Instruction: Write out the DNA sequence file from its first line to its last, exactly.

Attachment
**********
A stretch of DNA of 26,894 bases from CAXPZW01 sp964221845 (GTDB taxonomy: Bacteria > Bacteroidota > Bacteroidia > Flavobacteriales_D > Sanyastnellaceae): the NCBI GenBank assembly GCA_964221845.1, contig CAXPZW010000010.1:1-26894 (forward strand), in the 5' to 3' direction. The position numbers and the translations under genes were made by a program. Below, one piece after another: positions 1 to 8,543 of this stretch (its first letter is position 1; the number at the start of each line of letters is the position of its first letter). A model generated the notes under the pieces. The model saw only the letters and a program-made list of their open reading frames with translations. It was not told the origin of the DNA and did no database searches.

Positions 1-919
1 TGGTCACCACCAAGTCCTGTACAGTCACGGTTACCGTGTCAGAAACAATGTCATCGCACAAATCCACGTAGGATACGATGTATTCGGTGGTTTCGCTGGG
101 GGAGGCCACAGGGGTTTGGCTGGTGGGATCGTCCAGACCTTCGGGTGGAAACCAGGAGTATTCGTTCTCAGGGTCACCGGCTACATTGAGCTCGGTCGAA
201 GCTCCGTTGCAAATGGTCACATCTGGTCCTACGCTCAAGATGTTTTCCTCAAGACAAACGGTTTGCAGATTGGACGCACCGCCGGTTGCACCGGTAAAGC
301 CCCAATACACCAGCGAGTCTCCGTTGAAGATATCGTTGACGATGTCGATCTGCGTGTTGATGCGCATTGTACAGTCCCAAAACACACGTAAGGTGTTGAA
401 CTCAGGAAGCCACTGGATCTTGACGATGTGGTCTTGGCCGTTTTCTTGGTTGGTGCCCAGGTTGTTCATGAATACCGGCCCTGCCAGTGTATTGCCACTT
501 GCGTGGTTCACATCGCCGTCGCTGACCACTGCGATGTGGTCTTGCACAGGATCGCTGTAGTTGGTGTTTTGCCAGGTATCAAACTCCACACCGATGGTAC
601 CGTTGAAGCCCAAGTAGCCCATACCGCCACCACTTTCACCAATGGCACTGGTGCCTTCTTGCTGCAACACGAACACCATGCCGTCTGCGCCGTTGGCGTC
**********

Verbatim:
A stretch of DNA of 26,894 bases from CAXPZW01 sp964221845 (GTDB taxonomy: Bacteria > Bacteroidota > Bacteroidia > Flavobacteriales_D > Sanyastnellaceae): the NCBI GenBank assembly GCA_964221845.1, contig CAXPZW010000010.1:1-26894 (forward strand), in the 5' to 3' direction. The position numbers and the translations under genes were made by a program. Below, one piece after another: positions 1 to 8,543 of this stretch (its first letter is position 1; the number at the start of each line of letters is the position of its first letter). A model generated the notes under the pieces. The model saw only the letters and a program-made list of their open reading frames with translations. It was not told the origin of the DNA and did no database searches.

Positions 1-919
1 TGGTCACCACCAAGTCCTGTACAGTCACGGTTACCGTGTCAGAAACAATGTCATCGCACAAATCCACGTAGGATACGATGTATTCGGTGGTTTCGCTGGG
101 GGAGGCCACAGGGGTTTGGCTGGTGGGATCGTCCAGACCTTCGGGTGGAAACCAGGAGTATTCGTTCTCAGGGTCACCGGCTACATTGAGCTCGGTCGAA
201 GCTCCGTTGCAAATGGTCACATCTGGTCCTACGCTCAAGATGTTTTCCTCAAGACAAACGGTTTGCAGATTGGACGCACCGCCGGTTGCACCGGTAAAGC
301 CCCAATACACCAGCGAGTCTCCGTTGAAGATATCGTTGACGATGTCGATCTGCGTGTTGATGCGCATTGTACAGTCCCAAAACACACGTAAGGTGTTGAA
401 CTCAGGAAGCCACTGGATCTTGACGATGTGGTCTTGGCCGTTTTCTTGGTTGGTGCCCAGGTTGTTCATGAATACCGGCCCTGCCAGTGTATTGCCACTT
501 GCGTGGTTCACATCGCCGTCGCTGACCACTGCGATGTGGTCTTGCACAGGATCGCTGTAGTTGGTGTTTTGCCAGGTATCAAACTCCACACCGATGGTAC
601 CGTTGAAGCCCAAGTAGCCCATACCGCCACCACTTTCACCAATGGCACTGGTGCCTTCTTGCTGCAACACGAACACCATGCCGTCTGCGCCGTTGGCGTC